- Hello, India? I Need Help With My Math, by Steve Lohr, today's New York Times. The article's really about how consumer services, like business services before them, are being offshored; tutoring is just an example.
- Pollock or Not? Can Fractals Spot a Fake Masterpiece?, from
*Scientific American*. The verdict seems to be mixed. Pollock's paintings often contain certain fractal patterns, and certain simple images look "the same" as a Pollock painting in a certain sense. The researchers argue that their work is still valid, though:"There's an image out there of fractal analysis where you send the image through a computer and if a red light comes on it means it isn't a Pollock and if a green light comes on it is. We have never supported or encouraged such a mindless view."

I'd agree with them, so long as it's more likely for the metaphorical "green light" to turn on when it sees a Pollock than when it sees a non-Pollock; there's no single way to test whether a creative work is by a particular person, other than going back in time and watching them create it. - On the cruelty of really teaching computing science, by the late Edsger Dijkstra. (I've had this one in the queue of "things I want to talk about" for a while, but I don't remember what I wanted to say, so here it is. There are a bunch of similar things which should dribble out in the near future.) But I can't resist commenting on this:
My next linguistical suggestion is more rigorous. It is to fight the "if-this-guy-wants-to-talk-to-that-guy" syndrome: never refer to parts of programs or pieces of equipment in an anthropomorphic terminology, nor allow your students to do so. This linguistical improvement is much harder to implement than you might think, and your department might consider the introduction of fines for violations, say a quarter for undergraduates, two quarters for graduate students, and five dollars for faculty members: by the end of the first semester of the new regime, you will have collected enough money for two scholarships.

I've long felt the same way about mathematical objects. There are exceptions, but for me these are mostly exceptions in which the mathematics describes some algorithm that has input which*is actually coming from somewhere*. Here it's not so much the*program*that is getting anthropomorphized as the*user*.

And why are they always "guys"? How is it that scribbles of chalk on a blackboard, or pixels on a screen, can have gender? Note that I am*not*suggesting that mathematical objects should be female, or that some of them should be male and some of them should be female, with the choice being made, say, by the flipping of a coin. (Incidentally, the description of mathematical objects as "guys" seems to be much more common at my current institution than at my previous one.)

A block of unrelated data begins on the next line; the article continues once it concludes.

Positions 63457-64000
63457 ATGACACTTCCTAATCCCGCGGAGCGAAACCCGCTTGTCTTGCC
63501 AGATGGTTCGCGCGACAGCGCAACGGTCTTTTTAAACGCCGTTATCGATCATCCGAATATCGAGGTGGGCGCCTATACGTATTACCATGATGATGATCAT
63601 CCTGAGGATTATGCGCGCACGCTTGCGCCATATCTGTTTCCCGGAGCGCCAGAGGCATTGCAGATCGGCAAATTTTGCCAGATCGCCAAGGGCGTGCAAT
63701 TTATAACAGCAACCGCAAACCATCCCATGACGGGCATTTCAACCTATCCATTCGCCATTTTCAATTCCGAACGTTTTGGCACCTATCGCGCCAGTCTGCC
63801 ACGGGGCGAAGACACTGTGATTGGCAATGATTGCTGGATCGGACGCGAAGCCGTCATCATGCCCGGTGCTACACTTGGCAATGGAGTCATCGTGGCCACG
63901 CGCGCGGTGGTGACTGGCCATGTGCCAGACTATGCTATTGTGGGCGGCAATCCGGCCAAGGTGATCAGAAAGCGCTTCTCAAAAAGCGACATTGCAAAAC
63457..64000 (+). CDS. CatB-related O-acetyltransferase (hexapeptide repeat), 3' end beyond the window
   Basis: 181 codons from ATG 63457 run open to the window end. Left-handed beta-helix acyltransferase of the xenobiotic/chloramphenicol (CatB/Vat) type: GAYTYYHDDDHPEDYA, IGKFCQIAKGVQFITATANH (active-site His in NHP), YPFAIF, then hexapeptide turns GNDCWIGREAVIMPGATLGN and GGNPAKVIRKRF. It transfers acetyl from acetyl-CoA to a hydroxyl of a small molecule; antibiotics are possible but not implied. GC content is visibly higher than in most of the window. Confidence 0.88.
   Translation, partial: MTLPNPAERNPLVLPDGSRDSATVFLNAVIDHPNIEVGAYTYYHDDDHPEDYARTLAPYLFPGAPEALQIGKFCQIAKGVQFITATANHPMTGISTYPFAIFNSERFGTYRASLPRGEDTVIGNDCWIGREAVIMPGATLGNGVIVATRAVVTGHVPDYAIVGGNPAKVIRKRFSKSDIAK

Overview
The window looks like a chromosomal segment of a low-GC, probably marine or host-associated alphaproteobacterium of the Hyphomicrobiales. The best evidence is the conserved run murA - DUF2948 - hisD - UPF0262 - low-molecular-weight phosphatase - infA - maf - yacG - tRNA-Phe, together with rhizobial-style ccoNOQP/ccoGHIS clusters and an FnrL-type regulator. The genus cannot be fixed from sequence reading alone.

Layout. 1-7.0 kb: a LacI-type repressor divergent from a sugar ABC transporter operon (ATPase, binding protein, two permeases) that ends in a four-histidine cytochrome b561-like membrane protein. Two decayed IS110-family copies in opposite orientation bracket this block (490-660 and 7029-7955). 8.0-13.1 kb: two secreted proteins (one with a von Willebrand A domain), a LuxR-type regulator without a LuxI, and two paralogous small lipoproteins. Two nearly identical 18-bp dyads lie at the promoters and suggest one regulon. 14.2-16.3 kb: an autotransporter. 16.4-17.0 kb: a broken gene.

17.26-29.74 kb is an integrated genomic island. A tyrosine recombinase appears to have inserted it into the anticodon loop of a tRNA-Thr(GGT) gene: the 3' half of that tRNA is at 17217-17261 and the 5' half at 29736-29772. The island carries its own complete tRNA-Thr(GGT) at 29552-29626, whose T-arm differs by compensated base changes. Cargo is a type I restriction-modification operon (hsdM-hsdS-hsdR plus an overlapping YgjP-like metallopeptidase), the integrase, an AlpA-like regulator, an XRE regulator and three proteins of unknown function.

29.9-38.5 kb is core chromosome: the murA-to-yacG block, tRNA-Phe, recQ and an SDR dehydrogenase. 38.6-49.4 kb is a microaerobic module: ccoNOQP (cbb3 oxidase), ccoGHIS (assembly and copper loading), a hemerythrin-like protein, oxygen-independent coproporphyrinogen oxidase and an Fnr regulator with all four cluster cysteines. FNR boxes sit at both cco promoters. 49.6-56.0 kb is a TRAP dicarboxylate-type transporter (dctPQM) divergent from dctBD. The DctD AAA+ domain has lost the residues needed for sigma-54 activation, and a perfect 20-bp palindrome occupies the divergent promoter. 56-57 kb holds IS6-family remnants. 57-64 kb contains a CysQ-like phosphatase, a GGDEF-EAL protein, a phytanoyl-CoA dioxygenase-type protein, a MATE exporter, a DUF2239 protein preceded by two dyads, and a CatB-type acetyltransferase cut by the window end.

By the way, Dijkstra is saying here that he thinks computer science should be taught in a*formal*manner -- proving the correctness of programs alongside actually writing them -- and that to de-emphasize the pragmatic aspect, students shouldn't*execute*their programs on a computer, since doing so enables them to not think about what the program is doing. I'm not sure if I agree with this.

## 31 October 2007

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## 4 comments:

"And why are they always "guys"? How is it that scribbles of chalk on a blackboard, or pixels on a screen, can have gender?

Guys? Maybe its a generational but usually 'things' for my generation are referred to as female.

Susan Faludi would point out that was a result/caused by sexism; and I'd probably agree.

The only inanimate I feel any 'closeness' to is my M3, a camera.

I say again if you haven't read Pynchon you should, but I doubt you have not read him.

As a professional systems administrator and programmer, I strongly disagree with a lot of what Dijkstra says here and his most radical criticisms. Algorithms should be proven, but the notion that all programs should be proven is fantasy. The example he gives of salvation through a mathematical approach to problems was a purely mathematical puzzle. This ignores all the non-mathematical engineering, artistry and trade aspects of the programming profession. I think Terry Winograd gives a perfectly apposite retort here, (within a PDF containing other stuff):

http://cs.gmu.edu/cne/pjd/GP/TeachingCS1989.pdf

As a professional systems administrator and programmer, I strongly disagree with a lot of what Dijkstra says here and his most radical criticisms. Algorithms should be proven, but the notion that all programs should be proven is fantasy. The example he gives of salvation through a mathematical approach to problems was a purely mathematical puzzle. This ignores all the non-mathematical engineering, artistry and trade aspects of the programming profession. I think Terry Winograd gives a perfectly apposite retort here, (within a PDF containing other stuff):

http://cs.gmu.edu/cne/pjd/GP/TeachingCS1989.pdf

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